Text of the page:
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‘Sweden is heaven for cloud computing’: Amazon Nordic chief

The head of Nordic operations for Amazon Web Services (AWS) has spelled out exactly why the US cloud computing giant chose to locate three state-of-the-art data centers in Sweden.

'Sweden is heaven for cloud computing': Amazon Nordic chief
Darren Mowry of Amazon Web Services. Photo: AWS

In April, it emerged that AWS planned to open a new infrastructure region for its cloud computing services in the Stockholm region in 2018.

Sweden’s enterprise and innovation minister Mikael Damberg hailed the deal as “huge” for Sweden.

“They could do that wherever in the world, but chose to do it here,” he added.

Now the man responsible for expanding AWS’s cloud services operations in Sweden, American Darren Mowry, has disclosed the reasoning behind his company’s decision to invest in Sweden.

“Sweden truly does have it all,” Mowry writes in a blog post published on the Data Centers by Sweden website.

But there’s more to it than that.

Read his full explanation behind the AWS investment here.

 

This article was produced by The Local Client Studio and sponsored by Data Centers by Sweden.

ABB

Swedish engineering giant ABB to quit Russia over Ukraine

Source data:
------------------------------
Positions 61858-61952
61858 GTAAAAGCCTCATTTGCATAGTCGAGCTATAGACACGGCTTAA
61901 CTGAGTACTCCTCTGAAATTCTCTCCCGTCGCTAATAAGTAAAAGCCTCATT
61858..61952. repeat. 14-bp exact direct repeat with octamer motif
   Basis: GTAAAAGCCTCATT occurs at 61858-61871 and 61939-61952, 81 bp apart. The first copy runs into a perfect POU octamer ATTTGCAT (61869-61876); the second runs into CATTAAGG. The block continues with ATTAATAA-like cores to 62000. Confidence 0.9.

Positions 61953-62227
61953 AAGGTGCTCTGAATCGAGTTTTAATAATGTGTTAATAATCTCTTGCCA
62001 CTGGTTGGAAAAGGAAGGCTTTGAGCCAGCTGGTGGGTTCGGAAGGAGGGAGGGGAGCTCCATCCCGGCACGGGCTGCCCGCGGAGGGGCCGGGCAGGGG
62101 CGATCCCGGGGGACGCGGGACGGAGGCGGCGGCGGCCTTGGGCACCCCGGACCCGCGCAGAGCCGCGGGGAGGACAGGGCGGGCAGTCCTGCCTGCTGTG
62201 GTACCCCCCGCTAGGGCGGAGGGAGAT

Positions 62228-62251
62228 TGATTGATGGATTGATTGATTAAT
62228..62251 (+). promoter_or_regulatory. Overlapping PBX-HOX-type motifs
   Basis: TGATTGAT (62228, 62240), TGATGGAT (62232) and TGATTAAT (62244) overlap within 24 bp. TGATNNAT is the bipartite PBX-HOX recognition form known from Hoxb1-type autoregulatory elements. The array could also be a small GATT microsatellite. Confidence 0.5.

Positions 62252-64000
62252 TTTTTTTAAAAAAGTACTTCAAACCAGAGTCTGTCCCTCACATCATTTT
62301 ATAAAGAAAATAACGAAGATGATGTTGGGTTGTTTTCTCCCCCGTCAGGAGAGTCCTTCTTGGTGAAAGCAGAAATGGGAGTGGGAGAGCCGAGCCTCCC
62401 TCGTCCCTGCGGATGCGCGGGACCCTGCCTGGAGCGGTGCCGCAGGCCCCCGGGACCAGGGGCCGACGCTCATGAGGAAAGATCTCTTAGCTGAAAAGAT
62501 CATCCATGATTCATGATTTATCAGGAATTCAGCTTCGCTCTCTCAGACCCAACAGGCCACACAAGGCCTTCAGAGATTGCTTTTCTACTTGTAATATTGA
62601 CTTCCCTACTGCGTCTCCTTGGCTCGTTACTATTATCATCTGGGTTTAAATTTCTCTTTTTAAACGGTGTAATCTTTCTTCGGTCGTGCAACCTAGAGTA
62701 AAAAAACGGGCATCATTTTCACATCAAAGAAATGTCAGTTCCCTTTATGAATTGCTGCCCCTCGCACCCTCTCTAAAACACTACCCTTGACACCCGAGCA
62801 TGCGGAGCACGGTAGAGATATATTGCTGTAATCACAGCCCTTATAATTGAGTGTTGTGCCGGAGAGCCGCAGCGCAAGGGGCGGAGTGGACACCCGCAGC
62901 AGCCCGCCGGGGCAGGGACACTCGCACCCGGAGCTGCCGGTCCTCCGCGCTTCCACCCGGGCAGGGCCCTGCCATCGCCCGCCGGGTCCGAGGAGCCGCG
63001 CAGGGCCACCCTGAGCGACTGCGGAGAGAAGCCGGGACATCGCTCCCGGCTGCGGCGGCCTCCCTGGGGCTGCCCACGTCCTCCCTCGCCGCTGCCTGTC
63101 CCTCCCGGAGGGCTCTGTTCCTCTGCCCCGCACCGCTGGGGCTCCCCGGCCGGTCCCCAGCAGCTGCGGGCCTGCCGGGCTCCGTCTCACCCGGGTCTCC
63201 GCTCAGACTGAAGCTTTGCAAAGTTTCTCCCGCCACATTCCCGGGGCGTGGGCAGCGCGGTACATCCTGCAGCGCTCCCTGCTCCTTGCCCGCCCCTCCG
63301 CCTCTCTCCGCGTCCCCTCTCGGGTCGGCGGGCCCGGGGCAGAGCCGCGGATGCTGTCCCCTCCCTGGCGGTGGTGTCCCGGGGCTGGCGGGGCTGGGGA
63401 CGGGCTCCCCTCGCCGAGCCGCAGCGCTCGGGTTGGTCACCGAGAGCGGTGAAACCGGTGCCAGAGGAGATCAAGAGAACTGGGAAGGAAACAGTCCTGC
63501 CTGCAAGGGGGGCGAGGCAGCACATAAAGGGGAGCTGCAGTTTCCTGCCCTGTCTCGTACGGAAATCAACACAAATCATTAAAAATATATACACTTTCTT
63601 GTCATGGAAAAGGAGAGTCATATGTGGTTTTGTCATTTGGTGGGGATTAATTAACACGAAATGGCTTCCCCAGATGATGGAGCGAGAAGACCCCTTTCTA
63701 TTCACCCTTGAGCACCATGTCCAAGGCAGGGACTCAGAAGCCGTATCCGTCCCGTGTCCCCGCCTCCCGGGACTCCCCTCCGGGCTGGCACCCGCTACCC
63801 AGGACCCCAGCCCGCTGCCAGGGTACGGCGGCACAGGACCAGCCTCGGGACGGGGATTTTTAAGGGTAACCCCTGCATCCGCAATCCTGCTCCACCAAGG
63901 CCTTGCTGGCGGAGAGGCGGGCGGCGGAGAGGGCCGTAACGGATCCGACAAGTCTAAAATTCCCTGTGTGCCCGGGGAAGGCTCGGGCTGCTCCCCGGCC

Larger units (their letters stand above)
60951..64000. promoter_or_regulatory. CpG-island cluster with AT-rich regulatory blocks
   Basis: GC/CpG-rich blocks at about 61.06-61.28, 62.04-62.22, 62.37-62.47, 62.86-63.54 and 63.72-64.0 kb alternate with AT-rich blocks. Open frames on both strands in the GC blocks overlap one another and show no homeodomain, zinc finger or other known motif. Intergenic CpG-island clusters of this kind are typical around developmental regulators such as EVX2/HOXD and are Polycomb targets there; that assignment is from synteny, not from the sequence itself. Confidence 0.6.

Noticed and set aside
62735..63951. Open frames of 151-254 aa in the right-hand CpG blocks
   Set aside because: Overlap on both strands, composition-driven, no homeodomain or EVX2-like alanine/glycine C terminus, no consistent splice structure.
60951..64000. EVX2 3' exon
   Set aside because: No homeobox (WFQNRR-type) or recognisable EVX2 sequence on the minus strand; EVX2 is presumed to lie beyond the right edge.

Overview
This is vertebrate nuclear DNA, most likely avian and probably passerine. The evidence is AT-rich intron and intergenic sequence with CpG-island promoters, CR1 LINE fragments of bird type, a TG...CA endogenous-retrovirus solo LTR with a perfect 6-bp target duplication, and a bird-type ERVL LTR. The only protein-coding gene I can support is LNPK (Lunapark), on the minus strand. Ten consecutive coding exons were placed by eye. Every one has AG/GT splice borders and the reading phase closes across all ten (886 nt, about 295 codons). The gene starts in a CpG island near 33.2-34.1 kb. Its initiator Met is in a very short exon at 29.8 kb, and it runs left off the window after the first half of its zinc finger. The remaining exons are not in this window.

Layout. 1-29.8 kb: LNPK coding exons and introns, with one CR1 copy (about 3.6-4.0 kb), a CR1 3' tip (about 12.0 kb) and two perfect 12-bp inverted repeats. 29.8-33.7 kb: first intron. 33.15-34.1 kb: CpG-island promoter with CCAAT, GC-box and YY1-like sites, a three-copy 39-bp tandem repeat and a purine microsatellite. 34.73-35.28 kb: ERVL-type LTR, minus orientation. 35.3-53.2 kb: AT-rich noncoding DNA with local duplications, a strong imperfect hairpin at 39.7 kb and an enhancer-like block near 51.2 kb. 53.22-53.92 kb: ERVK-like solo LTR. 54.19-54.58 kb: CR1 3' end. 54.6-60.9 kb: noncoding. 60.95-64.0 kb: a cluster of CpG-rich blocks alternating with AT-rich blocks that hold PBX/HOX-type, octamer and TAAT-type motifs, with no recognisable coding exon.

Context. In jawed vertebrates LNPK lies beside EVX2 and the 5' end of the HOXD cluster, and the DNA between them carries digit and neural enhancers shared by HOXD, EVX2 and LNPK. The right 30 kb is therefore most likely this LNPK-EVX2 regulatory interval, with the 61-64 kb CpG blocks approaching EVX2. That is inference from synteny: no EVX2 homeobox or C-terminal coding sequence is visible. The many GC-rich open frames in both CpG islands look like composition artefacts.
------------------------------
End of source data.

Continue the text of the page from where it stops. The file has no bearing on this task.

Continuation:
Swedish-Swiss engineering giant ABB said on Thursday it will quit Russia as a result of the war in Ukraine and the related international sanctions against Moscow.

Swedish engineering giant ABB to quit Russia over Ukraine

Russia accounts for only one or two percent of ABB’s overall annual turnover and the decision to pull out will have an estimated financial impact in the second quarter of around $57 million, the group calculated.

“ABB has decided to exit the Russian market due to the ongoing war in Ukraine and impact of related international sanctions,” the group said in a statement.

Russia accounts for only one or two percent of ABB’s overall annual sales and the decision to pull out will have an estimated financial impact in the second quarter of around $57 million, the group calculated.

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A large number of major western companies have pulled out of Russia since Moscow invaded its pro-Western neighbour on February 24.

“When the war broke out, ABB stopped taking new orders in Russia,” the group said.

At the same time, it said it continued to fulfill “a small number of existing contractual obligations with local customers, in compliance with applicable sanctions.”

Most of ABB’s dedicated Russian workforce has been on leave since March “and the company will do its best to support them as it realigns its operations in a controlled manner,” it said.

ABB has about 750 people in Russia and two production sites in the country located in the Moscow region and Lipetsk, as well as several service centres.

Separately, the group said that its net profit fell by 50 percent to $379 million in the second quarter, largely as a result of one-off charges, but also the cost of withdrawing from Russia.

Sales, on the other hand, grew by six percent to $7.2 billion in the period from April to June, ABB said.

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